Don't mess with Thanksgiving
The strange case of 'Dr. Trump' and 'Mr. Tweet'
In the fictional 1880s of novelist Robert Louis Stevenson, London was confronted with the strange case of the affable, capable Dr. Henry Jekyll, who periodically used a potion to transform himself into Mr. Hyde, a beast whose personality expressed the good doctor's darkest instincts.
In nonfictional 2019, America is confronted with the strange case of "Dr. Trump" and "Mr. Tweet," a duality that creates ambivalence towards the president, even among his strongest supporters.
"Dr. Trump" unquestionably is capable. He has built successful businesses. It is hard to visit a corner of the Earth without finding a building topped with his name, in 10-foot letters. Not a little of the criticism of him comes from envy at his success, combined with a distaste for his endless bravado. This resentment was magnified hugely by his astounding success in coming from political nowhere to beat Hillary Clinton in 2016 and become president of the United States.
An objective assessment might conclude that he has built a better record of results in domestic and foreign policy in three years than his predecessors each achieved in eight years. Arguably, he has made America safer through a stronger defense and achieved real equality and civil rights progress through bringing down the unemployment rates of African American and Hispanic citizens. Women, too, have experienced more economic opportunity.
But, in the dark of night (or day), Trump often merges with that strange beast, "Mr. Tweet" - a reckless creature who goes well beyond self-congratulatory bravado. No, he careens far more to the dark side, issuing more than 45,000 tweets and associated pronouncements that often spew venom at targets across the world and societal spectrum.
One recent tweet-threat to apply his "great and unmatched wisdom" to "destroy and obliterate the economy of Turkey" created yet another low standard in diplomacy and international political decorum. Politicians and diplomats across the political spectrum were quick to express puzzlement over his Syria/Turkey strategy and condemn or ridicule his language. Of course, the authoritarian regime of Turkey has taken a hard turn toward Russia, undermining NATO and compromising advanced military technology that the U.S. shared with it, and Trump is on firm ground in taking a tough line with Turkey - but that strategic positioning gets lost in his Twitter launch.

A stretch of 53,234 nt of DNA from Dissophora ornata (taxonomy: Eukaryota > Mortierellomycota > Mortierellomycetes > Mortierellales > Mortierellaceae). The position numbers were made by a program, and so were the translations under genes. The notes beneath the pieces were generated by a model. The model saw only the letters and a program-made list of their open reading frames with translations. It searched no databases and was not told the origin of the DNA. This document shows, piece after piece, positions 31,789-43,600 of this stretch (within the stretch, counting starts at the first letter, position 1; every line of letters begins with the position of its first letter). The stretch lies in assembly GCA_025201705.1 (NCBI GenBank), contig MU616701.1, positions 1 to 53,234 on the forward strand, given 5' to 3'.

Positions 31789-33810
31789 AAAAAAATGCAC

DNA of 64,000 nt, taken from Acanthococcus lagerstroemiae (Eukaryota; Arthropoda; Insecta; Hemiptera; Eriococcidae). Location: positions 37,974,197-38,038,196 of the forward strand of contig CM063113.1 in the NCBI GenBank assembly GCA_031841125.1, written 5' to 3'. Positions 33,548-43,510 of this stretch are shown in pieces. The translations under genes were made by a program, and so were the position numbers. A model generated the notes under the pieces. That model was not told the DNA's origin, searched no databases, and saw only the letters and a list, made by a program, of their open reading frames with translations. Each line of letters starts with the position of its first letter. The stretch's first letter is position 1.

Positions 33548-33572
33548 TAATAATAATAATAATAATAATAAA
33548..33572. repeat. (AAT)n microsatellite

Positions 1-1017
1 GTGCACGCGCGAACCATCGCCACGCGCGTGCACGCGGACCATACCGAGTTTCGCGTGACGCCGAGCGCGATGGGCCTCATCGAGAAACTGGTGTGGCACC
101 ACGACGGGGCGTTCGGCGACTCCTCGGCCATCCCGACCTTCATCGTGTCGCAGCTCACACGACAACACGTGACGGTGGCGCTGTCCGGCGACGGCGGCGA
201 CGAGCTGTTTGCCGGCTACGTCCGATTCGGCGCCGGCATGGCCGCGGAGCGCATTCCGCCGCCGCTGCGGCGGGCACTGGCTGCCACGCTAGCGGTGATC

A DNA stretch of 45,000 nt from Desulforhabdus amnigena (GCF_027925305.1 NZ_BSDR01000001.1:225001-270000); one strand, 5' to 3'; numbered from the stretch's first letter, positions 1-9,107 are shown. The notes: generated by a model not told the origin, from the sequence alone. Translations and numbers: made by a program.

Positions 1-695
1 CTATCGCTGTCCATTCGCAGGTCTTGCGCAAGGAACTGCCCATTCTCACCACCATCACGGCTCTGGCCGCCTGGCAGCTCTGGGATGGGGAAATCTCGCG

He aimed a similar Twitter-tornado at Rep. Adam Schiff (D-Calif.), calling out his fabricated account of Trump's Ukraine phone conversation, labeling Schiff and House Speaker Nancy Pelosi (D-Calif.) as "traitors" and urging appropriate punishment. While a more thoughtful dissection of the facts might have supported Trump's case, the tweets again crossed the river Styx and took the country into social media hell.
Another recent hit was Trump's quote of a pastor's comment that impeachment might bring "civil war." While a significant portion of the country believes the Democrats' impeachment push is ill-founded and purely political, the tweet has become an issue of its own as a purported call for widespread violence.
Most presidents understand that everything from mean caricature to hostile criticism comes with the job and generally needs to be overlooked, or responded to with calm and reason. Even though the media have been more hostile to Trump than perhaps any president in recent history, most advisers would recommend patience and steadiness. Even the hypersensitive Presidents Clinton and Obama let a lot slide.
Trump, however, does not understand or accept any of that. The result, in this social media age, is the most complicated political calculus ever.
Trump has scored domestic and foreign policy successes, while his "Mr. Tweet" side has controlled the news cycle; many staunch Republicans are appalled but do not see a more attractive alternative for president. For Democrats, Trump's success in domestic policy has left little room for thoughtful moderates; advancing traditional liberal policies leaves them open to "it failed under Obama" or "we've already addressed and solved that problem," which the strong Trump economy actually has. Looking for air time, Democrats have been forced to the extremes, which may lead to political disaster with a centrist electorate.
Our new age of technology has bred some odd creatures in Silicon Valley and in Washington. To be effective, presidents need to embrace the newest approaches to control the political narrative and move public opinion. In that vein, perhaps history will not think of Trump's duality as strange at all, but simply as political Darwinism.
Grady Means is a writer and former corporate strategy consultant. He served in the White House as a policy assistant to Nelson Rockefeller and as a staff economist for Secretary Elliott Richardson of the U.S. Department of Health, Education and Welfare. Follow him on Twitter @GradyMeans.